Jennifer Grant, one of my favorite authors and favorite people, has a new book out: When Did Everybody Else Get So Old: Indignities, Compromises and the Unexpected Grace of Midlife. It is a collection of essays that form a memoir of middle age.
Friends, if you are approaching your 40s, in the midst of your 40s, or try hard to pass for being in your 40s (that would be me!), I know you’re going to fall in love with this book. (I have a grandmother who will turn 100 next week, so I could argue that technically, “midlife” for me is my 50s!–but I digress)
No matter when you think it starts, midlife is a time of questions, including “when did everybody else get so old?” but also “what have I accomplished?” and “why is parenting teens so hard?” and “who is that woman looking back at me in the mirror?” and my absolute favorite from this book: “Was I destined to remain in the pleasant custody of the suburbs, standing in the grocery store aisles weighing the relative merits of different brands of dryer sheets and juice boxes?”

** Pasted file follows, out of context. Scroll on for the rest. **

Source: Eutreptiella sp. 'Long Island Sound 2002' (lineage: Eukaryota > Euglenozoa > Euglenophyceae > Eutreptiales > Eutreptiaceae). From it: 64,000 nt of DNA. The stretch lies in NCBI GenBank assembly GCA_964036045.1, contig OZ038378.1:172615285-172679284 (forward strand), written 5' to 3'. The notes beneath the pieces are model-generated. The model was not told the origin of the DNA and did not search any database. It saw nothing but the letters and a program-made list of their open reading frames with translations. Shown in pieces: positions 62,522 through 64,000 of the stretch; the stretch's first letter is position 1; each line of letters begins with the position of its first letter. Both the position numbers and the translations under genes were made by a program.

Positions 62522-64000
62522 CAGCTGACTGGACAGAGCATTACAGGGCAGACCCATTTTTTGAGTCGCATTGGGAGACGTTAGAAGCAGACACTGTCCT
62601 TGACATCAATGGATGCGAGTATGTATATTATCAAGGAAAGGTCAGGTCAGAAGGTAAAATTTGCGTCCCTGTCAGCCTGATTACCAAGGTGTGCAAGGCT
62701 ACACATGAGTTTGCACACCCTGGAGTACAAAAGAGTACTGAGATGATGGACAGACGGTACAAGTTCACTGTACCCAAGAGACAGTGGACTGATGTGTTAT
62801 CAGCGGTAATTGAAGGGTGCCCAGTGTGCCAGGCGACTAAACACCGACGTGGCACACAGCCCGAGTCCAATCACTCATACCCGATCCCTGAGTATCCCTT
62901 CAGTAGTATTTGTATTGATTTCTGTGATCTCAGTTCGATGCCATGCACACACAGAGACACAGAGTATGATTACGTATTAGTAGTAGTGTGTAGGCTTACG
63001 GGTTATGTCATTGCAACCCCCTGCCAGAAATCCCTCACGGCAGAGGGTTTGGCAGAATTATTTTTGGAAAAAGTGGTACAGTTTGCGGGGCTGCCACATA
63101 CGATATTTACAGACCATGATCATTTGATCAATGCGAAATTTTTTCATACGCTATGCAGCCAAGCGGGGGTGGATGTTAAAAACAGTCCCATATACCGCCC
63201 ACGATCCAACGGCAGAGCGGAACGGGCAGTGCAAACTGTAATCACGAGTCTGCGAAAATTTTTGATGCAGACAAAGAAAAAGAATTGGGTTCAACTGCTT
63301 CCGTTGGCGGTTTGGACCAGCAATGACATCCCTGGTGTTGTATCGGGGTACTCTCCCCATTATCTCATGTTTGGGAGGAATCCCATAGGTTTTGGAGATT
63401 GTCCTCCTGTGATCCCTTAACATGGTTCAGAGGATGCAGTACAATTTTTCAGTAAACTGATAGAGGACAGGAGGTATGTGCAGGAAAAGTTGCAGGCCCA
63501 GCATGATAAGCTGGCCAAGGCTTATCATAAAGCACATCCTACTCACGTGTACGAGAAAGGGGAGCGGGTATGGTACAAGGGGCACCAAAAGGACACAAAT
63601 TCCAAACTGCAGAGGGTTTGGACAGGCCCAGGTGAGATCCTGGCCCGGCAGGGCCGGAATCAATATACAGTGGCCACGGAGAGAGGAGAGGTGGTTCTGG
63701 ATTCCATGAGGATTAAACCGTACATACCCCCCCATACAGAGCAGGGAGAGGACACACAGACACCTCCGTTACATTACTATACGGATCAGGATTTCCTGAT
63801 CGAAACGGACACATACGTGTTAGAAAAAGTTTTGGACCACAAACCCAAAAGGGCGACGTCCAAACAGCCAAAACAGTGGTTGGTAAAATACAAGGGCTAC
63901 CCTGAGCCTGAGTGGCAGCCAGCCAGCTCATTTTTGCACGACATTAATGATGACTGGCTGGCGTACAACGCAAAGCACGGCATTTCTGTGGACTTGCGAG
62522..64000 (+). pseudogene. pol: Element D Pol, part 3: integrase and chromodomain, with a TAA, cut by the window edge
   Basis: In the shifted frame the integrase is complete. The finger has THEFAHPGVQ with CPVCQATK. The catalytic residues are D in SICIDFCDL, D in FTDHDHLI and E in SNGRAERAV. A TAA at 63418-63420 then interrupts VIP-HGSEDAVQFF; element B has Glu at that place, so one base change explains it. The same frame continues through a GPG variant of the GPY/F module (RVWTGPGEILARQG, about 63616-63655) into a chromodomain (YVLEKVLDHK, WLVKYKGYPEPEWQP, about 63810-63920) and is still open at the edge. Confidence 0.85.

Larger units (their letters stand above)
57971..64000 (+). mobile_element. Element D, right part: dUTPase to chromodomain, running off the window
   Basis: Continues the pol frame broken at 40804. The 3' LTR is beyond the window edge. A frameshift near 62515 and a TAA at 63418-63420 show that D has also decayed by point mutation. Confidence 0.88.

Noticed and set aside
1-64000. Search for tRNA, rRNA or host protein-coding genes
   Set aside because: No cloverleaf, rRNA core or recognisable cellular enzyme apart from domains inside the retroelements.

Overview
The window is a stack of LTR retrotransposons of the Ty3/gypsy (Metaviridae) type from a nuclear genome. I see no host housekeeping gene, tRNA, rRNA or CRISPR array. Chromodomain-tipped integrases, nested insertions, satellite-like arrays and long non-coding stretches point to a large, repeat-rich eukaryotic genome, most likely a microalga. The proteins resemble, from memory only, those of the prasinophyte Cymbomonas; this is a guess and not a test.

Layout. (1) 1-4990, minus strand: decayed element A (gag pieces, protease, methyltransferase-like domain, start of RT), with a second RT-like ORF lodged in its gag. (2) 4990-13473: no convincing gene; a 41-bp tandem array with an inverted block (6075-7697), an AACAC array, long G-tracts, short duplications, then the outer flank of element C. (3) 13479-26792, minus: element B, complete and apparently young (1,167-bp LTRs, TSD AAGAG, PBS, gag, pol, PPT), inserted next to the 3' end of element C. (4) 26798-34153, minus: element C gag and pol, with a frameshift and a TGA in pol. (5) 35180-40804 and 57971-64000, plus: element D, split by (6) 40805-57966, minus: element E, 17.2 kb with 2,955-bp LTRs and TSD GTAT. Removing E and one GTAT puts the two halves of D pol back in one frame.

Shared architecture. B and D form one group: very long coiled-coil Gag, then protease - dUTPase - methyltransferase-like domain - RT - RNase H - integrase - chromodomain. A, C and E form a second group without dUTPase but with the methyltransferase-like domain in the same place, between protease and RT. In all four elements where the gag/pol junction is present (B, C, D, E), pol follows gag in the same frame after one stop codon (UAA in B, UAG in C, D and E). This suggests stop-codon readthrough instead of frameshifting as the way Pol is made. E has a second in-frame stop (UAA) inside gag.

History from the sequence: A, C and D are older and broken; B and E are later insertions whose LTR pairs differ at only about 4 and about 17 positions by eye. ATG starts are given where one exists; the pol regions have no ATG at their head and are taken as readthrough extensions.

Yes, yes! Jennifer Grant brings this sort of finely crafted writing to the funny and also poignant questions that hit us in our 40s. Middle age need not be a time of crisis.
For me, my 40s were a time not of crisis, but of what I called awakening. A lot shifted in my life–and that’s pretty normal. Grant’s book captures so many facets of this season of life. For some of us, it can be a “second adolescence” in which we rebel just a bit, challenging the status quo, breaking the rules that perhaps have kept us smaller than we’re really supposed to be. Many of us stay small (physically, even, by warring with our bodies) but also with our ideas and opinions. We defer to others, we swallow our anger. Midlife makes us realize that we perhaps should not be afraid to take up space–physically, but also, relationally and emotionally. Some of us find our voice in midlife, and begin to say out loud what needs to be said. It can be a time in which we discover great freedom and newfound courage.
When Did Everybody Else Get So Old is funny, tender, thought-provoking and totally relatable–you need to get a copy not just for yourself but for the girlfriends who are journeying with you through this challenging but, as Grant reveals, meaningful season of life. Highly recommended!!
This book would make an excellent Mother’s Day gift!
Grant is the author of several books, including Momumental, WholeHearted Living, Love You More (an adoption memoir) and several others.